Foot neuromas occur when an intermetatarsal nerve (see right) is irritated and becomes inflamed. Prolonged irritation of the nerve causes thickening and sometimes scarring. It most commonly occurs between the 2-3 or 3-4 metatarsal spaces in the ball of the foot, but the pain often radiates into the 2nd, 3rd or 4th toes. The pain is generally worse when walking, running or climbing stairs and improves while resting. Neurological symptoms such as tingling, numbness and shooting pain may accompany the condition.
Click here to for information on diagnosing foot neuromas.
Treatment of Foot Neuromas
To treat a foot neuroma we must first eliminate those factors that are causing the nerve irritation. This could include restrictive footwear, poor foot biomechanics or weak or tight muscles. After addressing these issues through orthotics, footwear modification, anti-inflammatories, stretches and strengthening exercises, some cases of stubborn neuromas will continue to cause pain.
It is these recalcitrant, stubborn cases of neuromas that can find relief through shockwave therapy.
A 2009 study published in the Journal of the American Podiatric Medical Association found that shockwave therapy can be effective for treating interdigital or Morton’s neuroma. The study used 25 subjects with a neuroma’s that had received a minimum of 8 months of conservative therapy. These subjects were randomly divided into 2 groups – 1 treatment group and 1 control/placebo group. Both groups were sedated and given local anaesthetic before the treatment group receiving shockwave therapy treatment. At the 12 week follow up 40% of the control group had seen significant improvement in symptoms, while in the shockwave treatment group 69% of subjects experienced significant improvement in symptoms. 30% of the control group experienced no improvement in symptoms while only 8% of the treatment group experienced no improvement in symptoms.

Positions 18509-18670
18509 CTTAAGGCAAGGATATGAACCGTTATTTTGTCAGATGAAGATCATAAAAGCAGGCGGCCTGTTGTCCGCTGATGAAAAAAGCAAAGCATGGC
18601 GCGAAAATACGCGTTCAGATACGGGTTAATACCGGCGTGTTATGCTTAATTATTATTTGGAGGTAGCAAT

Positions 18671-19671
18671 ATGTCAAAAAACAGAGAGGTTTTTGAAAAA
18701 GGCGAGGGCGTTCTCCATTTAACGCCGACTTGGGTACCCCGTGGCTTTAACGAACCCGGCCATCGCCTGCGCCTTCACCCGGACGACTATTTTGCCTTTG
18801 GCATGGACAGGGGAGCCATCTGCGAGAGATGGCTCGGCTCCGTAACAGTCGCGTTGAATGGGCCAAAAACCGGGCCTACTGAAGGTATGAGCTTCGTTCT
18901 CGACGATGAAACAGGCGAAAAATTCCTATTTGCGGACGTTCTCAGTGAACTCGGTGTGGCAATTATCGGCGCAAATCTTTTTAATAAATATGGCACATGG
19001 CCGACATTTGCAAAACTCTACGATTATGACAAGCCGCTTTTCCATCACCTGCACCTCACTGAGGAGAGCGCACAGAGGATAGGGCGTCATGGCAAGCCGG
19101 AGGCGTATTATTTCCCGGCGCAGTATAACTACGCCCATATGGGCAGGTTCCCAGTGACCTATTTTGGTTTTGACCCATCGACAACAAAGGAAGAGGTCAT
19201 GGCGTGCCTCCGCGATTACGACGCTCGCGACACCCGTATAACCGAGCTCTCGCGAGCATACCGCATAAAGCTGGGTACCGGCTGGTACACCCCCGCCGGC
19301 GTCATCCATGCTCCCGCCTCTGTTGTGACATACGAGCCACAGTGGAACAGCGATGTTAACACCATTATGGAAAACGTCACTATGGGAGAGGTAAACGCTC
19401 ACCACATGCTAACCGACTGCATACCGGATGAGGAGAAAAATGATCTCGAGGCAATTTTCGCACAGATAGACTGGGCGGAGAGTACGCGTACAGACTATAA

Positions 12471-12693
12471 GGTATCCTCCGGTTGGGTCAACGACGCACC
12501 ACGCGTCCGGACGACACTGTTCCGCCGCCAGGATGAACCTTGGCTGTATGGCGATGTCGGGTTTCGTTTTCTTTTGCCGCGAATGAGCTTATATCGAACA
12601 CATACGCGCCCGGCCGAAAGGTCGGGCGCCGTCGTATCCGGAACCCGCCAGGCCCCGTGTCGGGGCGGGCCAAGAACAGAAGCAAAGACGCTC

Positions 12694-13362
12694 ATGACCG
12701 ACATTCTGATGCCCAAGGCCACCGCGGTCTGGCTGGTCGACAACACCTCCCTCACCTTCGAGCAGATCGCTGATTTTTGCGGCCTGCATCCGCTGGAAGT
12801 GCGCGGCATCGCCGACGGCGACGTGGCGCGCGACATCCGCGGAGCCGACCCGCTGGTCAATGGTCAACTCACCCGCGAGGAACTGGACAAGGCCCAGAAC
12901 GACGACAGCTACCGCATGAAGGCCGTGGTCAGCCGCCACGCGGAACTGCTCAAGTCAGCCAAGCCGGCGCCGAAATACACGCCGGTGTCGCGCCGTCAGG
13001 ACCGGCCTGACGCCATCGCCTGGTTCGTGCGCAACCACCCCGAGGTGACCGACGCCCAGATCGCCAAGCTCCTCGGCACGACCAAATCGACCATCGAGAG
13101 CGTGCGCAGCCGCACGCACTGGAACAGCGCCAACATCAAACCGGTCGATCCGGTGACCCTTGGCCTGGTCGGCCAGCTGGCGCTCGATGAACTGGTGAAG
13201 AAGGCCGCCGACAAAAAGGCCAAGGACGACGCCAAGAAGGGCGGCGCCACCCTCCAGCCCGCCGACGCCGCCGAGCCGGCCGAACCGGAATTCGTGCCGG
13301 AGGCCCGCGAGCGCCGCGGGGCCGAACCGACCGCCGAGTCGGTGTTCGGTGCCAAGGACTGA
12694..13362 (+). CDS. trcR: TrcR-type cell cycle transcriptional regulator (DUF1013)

Extracorporeal shockwave therapy delivers high energy sound waves to the body’s tissues, triggering the healing process by initiating new blood vessel formation and drawing healing cells to the area of damage.
At Performance Podiatry Sydney we have been using shockwave therapy as an adjunctive treatment for foot neuromas. It has been a great addition to our ever-growing repertoire of treatments available for painful foot conditions, namely stubborn foot neuromas.